Medically Managed Detoxification

When considering detox treatment for addiction, there are many options to consider. For many people—because of their drug of choice and extent of addiction—detox can feel overwhelming and even incentivize avoiding treatment. However, there are medical interventions to help the detox process be as comfortable as possible. Everyone entering treatment at The Oaks at La Paloma goes through an evaluation to determine their need for detox.

“The choice to take that first harrowing, impossible, step was mine, as was the choice to stay inside the gate. [The doctor] made it so clear that in this one thing, surrender is the opposite of giving up. It will be my choice, and mine alone, to keep getting better and to stay better. Once I make that choice, though, after that I will be carried.” —Billy B.,

Detox is the first stage of rehab treatment, and it can last from 48 hours to seven days. It is the monitored process of riding the body from drugs and/or alcohol. Detox is an important beginning in the recovery process. Here at La Paloma, our clients experience detox in a controlled, safe and comfortable environment.

The longer a person uses, the more the physical and psychological dependence on the drug of choice develops. Because of this dependency, when an individual abruptly discontinues use he or she will begin to experience a variety of symptoms associated with withdrawal.

Withdrawal initial symptoms may include the following:

  • Sweats
  • Cramping
  • Constipation
  • Anxiety
  • Seizures
  • Convulsions
  • Delirium tremors

Each person’s detox experience is different, and the intensity of withdrawal varies based on the drug of choice, frequency of use, amount consumed and duration of addiction. At The Oaks, our goal is to treat every patient with respect and dignity and make their detox experience as easy and beneficial as possible. Because our facility is located in the Memphis area, there is always excellent medical care available, if needed. During detox, the body begins to heal, paving the way for continued treatment and long-term recovery.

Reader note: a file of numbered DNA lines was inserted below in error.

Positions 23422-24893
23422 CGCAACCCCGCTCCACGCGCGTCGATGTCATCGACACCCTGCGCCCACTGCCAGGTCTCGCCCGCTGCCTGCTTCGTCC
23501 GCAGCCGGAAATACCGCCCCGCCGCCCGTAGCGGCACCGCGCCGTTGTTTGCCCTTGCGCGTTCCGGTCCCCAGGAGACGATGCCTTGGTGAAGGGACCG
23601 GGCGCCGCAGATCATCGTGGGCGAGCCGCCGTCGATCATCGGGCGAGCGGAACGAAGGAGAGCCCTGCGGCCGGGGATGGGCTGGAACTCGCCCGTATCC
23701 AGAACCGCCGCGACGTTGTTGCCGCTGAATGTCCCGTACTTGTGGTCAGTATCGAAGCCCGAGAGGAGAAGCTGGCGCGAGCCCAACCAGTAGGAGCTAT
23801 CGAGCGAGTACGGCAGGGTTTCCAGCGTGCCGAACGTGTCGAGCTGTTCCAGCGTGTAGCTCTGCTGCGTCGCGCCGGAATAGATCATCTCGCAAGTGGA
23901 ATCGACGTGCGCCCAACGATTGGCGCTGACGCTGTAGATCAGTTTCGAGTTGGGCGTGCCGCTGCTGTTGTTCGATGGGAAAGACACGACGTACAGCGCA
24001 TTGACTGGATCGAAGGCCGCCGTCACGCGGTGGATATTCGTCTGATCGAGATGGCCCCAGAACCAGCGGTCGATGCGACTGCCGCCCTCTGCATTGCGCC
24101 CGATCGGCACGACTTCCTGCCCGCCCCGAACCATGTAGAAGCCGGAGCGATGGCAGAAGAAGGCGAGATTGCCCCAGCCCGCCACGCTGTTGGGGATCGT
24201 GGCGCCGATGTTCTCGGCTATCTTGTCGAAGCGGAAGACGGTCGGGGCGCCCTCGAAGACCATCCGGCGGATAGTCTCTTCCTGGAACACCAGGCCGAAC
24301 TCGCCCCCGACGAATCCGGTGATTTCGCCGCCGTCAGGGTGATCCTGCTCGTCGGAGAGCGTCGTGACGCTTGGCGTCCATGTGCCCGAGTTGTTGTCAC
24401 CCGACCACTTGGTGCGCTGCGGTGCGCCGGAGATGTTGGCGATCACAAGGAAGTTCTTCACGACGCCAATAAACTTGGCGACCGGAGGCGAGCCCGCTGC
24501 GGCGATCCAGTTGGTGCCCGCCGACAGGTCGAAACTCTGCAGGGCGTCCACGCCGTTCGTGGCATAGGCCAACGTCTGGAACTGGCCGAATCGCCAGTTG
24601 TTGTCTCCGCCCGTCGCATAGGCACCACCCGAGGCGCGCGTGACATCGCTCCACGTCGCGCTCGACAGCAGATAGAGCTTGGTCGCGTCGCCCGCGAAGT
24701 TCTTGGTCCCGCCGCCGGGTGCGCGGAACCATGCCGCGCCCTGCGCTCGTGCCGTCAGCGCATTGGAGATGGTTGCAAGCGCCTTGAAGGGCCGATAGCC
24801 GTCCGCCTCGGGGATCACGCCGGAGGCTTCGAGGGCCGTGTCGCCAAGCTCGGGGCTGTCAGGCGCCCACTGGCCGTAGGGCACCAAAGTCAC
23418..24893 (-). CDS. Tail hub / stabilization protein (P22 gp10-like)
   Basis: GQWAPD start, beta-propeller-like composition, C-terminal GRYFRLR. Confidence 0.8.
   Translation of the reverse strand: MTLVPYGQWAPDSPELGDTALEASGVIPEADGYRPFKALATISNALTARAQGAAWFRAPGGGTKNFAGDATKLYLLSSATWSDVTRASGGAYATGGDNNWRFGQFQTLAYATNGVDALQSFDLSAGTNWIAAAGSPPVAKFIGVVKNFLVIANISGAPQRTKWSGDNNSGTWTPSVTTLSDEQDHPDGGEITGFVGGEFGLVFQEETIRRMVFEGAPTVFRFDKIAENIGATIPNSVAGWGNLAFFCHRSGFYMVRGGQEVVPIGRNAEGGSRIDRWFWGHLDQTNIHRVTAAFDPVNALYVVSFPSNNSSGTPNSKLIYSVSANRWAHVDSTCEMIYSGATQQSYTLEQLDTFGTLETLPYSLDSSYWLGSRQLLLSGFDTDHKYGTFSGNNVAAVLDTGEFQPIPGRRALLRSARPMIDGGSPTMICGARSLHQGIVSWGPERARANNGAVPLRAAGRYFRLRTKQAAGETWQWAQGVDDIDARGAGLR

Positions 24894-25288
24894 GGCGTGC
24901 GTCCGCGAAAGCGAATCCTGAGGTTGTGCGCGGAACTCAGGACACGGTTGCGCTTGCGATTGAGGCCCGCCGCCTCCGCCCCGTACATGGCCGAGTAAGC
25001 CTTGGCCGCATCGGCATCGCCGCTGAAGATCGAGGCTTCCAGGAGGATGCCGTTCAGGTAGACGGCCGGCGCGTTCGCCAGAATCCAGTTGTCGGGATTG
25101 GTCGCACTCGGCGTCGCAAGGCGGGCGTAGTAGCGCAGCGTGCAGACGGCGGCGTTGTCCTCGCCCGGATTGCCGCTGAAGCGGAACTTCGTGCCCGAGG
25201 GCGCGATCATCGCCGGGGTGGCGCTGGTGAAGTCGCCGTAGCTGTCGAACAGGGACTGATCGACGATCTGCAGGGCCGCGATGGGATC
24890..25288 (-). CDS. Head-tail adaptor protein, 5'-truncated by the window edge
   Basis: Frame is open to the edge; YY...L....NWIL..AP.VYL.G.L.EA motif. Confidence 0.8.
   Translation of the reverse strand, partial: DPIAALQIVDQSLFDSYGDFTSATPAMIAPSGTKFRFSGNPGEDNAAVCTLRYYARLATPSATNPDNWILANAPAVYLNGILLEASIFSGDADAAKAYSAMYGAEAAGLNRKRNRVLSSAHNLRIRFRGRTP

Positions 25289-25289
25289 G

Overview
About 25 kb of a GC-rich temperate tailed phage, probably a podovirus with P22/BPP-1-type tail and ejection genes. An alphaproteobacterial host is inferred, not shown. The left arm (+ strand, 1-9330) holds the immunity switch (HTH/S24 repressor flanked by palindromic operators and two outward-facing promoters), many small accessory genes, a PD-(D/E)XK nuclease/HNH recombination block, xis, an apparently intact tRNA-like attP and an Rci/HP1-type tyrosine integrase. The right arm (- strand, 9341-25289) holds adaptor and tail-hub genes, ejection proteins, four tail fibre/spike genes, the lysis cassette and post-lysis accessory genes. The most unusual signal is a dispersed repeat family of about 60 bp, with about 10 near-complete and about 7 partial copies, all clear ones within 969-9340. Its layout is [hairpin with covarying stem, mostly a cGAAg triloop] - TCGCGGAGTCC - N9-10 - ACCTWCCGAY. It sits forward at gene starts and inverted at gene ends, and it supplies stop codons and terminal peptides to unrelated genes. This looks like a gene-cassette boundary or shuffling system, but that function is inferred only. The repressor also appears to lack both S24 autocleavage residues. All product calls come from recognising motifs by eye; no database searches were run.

What to Expect Day to Day

Nurse with recovering patientDetox at La Paloma takes place in a comfortable, residential setting. Clients who participate in detox are usually able to participate in counseling and enjoy the company of other residents.

While in detox, clients may experience the following treatment:

  • Care from a primary therapist
  • Encouragement to participate in therapeutic activities
  • Daily meetings with a physician or nurse practitioner in order to assure the safest and most comfortable protocol

Our caring nursing staff is available 24 hours to monitor and support your process.

We believe that it is important for our clients to be involved in every aspect of their recovery to ensure a deep level of commitment.1 To do this, we encourage all clients to participate in the development of his or her treatment plan, determining goals and objectives for treatment.

Medication During Detox

For those who have been using alcohol or benzodaizepine, benzos are used in a tapering dose to help minimize discomfort while allowing the substances to get out of the client’s system. For opiate users, medications like Clonidine and Subutex are used in tapering doses as well.2 Some clients may be transferred to residential treatment while still on Subutex. When this happens, the client will continue to return to our state-of-the-art detox ward for the dispensing of those medications and will continue to be carefully monitored. Natural methods like acupuncture are also used in the detox process to ease withdrawal symptoms.

You or your loved one’s recovery is our priority. We invite you to beginthe road to healing through detox at The Oaks of La Paloma. If you have questions about whether you or a loved one may need detox, please call our 24 hour, toll-free helpline today. Our admissions coordinators can help you begin your road to sobriety!

1 S. Vahdat et al. “Patient Involvement in Health Care Decision Making: A Review.” NCBI. 2014

2Opiate and opioid withdrawal.” Medline Plus. 2016